Sunday, September 26, 2021

Palmares-Moises: Okay for young moms to have time for self-care

M: Kyla got pregnant at 18 and married at 20. Now she’s 23 with two adorable kids and a good husband. She hopes she isn’t selfish when she feels as though she’s missing out on a lot of things in her youth. All her friends are making a name for themselves while she is stuck at home. Is this normal? Yes, it is normal to feel you’ve missed out in your life. I got married at 34. Do I feel like I missed out on my youth? Yes, because there were things that I didn’t do when I was still young that I wanted to do getting a tattoo and having my eyebrows pierced!

DJ: According to a survey done by “Healthy Women,” 78 percent of moms put off taking care of their own health because they’re too busy looking after loved ones. Reading this article makes me wonder how mothers can be functioning human beings over time when they don’t even take care of themselves? I don’t think Kyla is a bad mom or wife for thinking that she’s missing out. Motherhood can at times consume every bit of a person. That’s why I have high regard for moms who sacrifice everything and anything for another. While raising kids is a blessing and a privilege not everyone gets to experience, it is normal for any person to feel tired of having to constantly give more and more. She’s only 23.

M: I read that life should always be lived forward but one cannot help but look at the past and wish that they could turn back the clock. Kyla, what do you want to do that you think you missed out on because you married early? It’s not too late to do things that you think you missed.

DJ: What I’d like to caution her, though, is the urge to keep looking over the fence and miss out as well on keeping the grass on her side green. As we know, comparison is a joy killer. Not because she’s sacrificing her life for family doesn’t make her life any less. I also learned from psychologists about the importance of sleep. I hope Kyla is not sucked into this get-the-stuff-done-before-the-kids-wake-up routine. Taking care of herself keeps her from feeling depleted and eventually resentful. She can also stock up on basic self-care and beauty items that make her feel great about her body. Kyla can also have a conversation with her husband about possibly having more time for herself. Even just to have a long, warm bath or to have a jog or walk around the block. They have to be calendared. I learned from my mom that if these are not spaced in the agenda, chances are they will not happen. Every human being is evolving. What keeps us fully alive and joyful is when we stay connected to our innermost passions. She and her husband can also consider more couple time. Probably have date nights at least once a month. They’re not just parents. They’re lovers too.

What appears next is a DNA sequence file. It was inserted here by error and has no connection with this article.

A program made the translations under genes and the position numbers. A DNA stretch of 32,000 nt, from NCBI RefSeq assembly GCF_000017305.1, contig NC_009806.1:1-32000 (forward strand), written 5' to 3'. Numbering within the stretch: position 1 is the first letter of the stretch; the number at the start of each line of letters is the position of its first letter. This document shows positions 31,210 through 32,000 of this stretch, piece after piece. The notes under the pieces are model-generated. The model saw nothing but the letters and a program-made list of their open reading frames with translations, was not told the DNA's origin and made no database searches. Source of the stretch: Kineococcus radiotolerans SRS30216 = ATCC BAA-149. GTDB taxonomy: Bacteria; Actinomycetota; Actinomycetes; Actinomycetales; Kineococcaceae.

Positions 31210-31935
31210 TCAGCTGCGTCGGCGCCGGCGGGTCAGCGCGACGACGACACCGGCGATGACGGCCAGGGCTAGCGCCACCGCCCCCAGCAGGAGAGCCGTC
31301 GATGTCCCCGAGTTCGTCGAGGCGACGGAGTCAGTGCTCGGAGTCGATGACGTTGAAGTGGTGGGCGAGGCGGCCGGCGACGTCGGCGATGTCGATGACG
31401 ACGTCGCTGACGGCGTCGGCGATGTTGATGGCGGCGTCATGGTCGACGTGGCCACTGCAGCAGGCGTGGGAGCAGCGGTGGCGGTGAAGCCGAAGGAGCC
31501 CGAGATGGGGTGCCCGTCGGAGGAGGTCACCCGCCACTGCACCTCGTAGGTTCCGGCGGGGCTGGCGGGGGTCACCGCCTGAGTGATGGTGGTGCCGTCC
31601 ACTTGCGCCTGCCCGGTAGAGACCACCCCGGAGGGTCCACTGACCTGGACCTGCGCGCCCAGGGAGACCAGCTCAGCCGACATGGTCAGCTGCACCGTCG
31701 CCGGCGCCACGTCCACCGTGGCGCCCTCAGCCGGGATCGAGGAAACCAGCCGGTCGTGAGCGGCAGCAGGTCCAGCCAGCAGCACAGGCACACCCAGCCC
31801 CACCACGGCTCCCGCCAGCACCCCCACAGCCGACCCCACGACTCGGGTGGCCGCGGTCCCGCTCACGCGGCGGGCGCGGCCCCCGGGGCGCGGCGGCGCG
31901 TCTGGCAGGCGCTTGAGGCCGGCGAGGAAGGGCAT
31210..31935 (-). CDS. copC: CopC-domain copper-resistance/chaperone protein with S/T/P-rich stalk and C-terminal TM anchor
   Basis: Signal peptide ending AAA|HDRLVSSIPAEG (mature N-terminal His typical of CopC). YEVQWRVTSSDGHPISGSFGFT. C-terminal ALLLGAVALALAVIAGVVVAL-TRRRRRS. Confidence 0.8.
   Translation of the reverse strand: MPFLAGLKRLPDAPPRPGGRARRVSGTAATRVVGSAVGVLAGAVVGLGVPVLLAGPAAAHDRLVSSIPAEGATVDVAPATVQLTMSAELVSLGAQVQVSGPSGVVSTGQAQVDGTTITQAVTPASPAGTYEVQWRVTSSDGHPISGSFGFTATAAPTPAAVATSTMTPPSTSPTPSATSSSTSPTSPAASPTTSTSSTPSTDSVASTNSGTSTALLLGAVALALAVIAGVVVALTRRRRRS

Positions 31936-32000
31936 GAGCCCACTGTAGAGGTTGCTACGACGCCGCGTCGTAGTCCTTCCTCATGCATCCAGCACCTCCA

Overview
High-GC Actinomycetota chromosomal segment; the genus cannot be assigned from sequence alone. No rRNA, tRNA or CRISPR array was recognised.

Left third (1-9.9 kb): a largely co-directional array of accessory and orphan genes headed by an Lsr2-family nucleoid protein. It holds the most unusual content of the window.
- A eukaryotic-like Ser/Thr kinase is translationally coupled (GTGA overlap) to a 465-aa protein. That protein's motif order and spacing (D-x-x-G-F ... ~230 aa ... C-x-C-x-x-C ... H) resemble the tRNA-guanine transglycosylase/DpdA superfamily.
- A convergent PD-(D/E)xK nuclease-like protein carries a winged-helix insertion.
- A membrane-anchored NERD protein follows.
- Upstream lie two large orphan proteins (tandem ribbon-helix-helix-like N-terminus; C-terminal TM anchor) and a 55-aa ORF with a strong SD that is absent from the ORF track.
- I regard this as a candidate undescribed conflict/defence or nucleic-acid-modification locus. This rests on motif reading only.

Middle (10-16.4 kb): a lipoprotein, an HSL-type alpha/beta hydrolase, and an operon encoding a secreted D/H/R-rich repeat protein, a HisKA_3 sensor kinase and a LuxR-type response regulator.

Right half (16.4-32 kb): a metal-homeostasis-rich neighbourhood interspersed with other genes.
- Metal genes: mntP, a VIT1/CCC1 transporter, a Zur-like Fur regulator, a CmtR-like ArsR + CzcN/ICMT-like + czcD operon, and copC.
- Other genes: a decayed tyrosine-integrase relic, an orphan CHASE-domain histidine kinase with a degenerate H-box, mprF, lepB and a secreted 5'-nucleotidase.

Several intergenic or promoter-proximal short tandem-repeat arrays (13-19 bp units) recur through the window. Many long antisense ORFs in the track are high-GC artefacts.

M: If there is one thing we should strive to do is to not keep on regretting. What’s past is past. Life is what we make it and if we did not do it then, there is no reason why we cannot do it now.

DJ: It’s okay for Kyla to care for herself. She is a woman, a wife and a mom. She is a person too. As the wise would say, we can’t pour from an empty cup. Doing so, in fact, is a great way to set a good example to her kids of how to be kind to themselves which in turn makes them kinder to others. Having a balanced life is not an indulgence but a necessity.


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